"(T)he reason Israel suffered so badly in the court of public opinion following Cast Lead is because there was a perception that Israel was callous about the loss of Palestinian life that occurred during that operation. Partly this was fueled by the sheer number of casualties -- a number that was deeply tragic but also unsurprising given Hamas's strategy of purposely embedding itself in the civilian population -- but partly it was fueled by things like T-shirts depicting Palestinians in crosshairs, suggesting disgustingly poor taste at best and a disregard for the terrible consequences of war at worst.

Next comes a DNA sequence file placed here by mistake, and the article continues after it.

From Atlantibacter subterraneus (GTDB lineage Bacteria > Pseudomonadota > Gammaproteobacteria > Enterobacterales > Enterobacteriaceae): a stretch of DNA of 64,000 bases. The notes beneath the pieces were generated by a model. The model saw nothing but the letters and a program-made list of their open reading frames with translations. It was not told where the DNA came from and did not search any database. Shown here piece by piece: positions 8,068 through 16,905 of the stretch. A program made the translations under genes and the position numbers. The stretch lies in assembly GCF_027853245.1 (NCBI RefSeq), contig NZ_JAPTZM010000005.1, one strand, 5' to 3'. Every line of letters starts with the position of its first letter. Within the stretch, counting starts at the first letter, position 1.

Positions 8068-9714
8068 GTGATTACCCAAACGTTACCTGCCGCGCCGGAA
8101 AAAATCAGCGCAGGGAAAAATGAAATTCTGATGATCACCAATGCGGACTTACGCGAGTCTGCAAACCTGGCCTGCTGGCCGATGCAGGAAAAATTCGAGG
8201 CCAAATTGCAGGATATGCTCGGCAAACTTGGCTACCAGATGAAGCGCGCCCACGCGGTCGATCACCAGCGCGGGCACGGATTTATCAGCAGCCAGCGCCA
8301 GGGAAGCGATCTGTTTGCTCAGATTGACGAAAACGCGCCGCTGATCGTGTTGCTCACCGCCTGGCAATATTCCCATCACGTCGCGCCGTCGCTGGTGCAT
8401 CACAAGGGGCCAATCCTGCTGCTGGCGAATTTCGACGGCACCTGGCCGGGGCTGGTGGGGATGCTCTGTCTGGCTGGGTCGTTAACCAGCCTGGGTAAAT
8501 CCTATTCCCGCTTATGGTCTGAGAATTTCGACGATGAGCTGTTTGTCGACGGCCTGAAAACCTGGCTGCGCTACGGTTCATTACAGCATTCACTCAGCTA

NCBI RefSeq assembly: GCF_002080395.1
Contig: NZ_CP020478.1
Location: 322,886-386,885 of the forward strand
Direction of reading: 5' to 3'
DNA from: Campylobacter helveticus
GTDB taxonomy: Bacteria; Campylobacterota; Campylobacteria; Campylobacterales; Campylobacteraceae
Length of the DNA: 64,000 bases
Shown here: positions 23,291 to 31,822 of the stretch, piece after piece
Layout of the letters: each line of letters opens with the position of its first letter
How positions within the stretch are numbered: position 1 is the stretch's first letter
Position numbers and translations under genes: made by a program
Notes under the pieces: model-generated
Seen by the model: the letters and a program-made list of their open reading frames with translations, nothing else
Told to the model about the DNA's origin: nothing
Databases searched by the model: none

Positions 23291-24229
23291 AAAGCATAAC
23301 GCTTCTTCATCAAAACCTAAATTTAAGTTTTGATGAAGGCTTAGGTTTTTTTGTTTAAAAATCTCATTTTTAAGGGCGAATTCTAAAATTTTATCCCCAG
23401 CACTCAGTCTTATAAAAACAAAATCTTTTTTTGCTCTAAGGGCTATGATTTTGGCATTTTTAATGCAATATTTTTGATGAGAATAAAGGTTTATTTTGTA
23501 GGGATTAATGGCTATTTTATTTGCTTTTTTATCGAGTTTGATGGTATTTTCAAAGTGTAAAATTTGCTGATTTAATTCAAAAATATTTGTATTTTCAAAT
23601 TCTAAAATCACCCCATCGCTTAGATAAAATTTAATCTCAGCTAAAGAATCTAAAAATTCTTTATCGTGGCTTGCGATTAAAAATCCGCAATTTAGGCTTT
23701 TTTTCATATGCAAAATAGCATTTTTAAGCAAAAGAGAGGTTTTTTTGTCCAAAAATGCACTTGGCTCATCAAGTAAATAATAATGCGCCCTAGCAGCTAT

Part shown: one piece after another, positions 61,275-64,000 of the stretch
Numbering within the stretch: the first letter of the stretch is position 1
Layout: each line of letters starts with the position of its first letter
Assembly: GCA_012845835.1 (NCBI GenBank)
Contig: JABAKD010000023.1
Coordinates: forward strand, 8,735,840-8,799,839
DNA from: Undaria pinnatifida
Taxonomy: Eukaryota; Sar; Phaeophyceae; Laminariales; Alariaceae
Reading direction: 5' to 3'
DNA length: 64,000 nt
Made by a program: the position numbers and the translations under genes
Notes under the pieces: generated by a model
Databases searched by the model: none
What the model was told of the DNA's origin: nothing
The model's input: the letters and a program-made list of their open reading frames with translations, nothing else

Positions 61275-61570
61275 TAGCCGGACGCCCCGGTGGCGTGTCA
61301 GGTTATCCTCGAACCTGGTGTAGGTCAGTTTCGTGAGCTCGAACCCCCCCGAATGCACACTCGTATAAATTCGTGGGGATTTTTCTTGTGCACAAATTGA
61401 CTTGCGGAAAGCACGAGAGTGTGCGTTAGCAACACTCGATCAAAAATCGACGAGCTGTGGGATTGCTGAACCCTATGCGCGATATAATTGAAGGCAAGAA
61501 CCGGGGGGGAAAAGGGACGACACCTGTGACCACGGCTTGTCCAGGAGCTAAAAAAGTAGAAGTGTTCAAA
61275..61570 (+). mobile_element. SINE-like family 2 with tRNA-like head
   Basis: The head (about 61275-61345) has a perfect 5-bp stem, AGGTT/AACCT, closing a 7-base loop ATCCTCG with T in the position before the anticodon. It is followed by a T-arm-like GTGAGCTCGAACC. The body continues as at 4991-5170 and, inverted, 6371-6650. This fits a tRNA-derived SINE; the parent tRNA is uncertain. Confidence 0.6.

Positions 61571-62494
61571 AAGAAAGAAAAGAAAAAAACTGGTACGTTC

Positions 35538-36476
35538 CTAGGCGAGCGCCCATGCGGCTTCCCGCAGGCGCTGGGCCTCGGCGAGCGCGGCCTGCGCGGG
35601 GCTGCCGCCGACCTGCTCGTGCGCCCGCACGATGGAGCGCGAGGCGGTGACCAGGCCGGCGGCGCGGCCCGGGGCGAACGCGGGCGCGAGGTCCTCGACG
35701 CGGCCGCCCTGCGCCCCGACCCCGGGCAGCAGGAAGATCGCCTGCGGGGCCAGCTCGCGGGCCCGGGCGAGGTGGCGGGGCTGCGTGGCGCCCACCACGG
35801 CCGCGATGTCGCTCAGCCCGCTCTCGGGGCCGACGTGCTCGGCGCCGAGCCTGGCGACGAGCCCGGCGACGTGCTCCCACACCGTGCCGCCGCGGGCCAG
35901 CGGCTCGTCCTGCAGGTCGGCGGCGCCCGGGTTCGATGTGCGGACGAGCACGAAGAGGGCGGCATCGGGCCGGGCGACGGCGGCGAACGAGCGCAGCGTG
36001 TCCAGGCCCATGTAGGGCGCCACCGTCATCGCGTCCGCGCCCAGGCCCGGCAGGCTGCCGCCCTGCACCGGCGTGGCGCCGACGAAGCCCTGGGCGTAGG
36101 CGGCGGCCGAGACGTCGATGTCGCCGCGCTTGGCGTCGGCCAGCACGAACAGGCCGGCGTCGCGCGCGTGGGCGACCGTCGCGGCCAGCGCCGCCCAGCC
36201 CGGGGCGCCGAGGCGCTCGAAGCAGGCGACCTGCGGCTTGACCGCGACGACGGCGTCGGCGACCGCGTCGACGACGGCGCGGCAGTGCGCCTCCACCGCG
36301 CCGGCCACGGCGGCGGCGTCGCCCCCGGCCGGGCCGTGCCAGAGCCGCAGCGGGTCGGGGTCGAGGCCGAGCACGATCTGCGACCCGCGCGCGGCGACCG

Publicizing posters of Jabari with the word "Eliminated" do not rise to the same level, but do not send the message that Israel should be sending. The IDF in this case is trumpeting the killing of an unapologetic terrorist leader, and nobody should shed a tear for Jabari for even a moment, but the fact remains that many people, particularly among the crowd that Israel needs to be courting, are deeply skeptical of Israeli intentions generally and tend not to give Israel the benefit of the doubt. They cast a wary eye on Israeli militarism and martial behavior, and crowing about killing anyone or glorifying Israeli operations in Gaza is a bad public relations strategy insofar as it feeds directly into the fear of Israel run amok with no regard for the collateral damage being caused. Rather than convey a sense that Israel is doing a job that it did not want to have to do as quickly and efficiently as possible, the IDF's Twitter outreach conveys a sense of braggadocio that is going to lead to a host of problems afterward.
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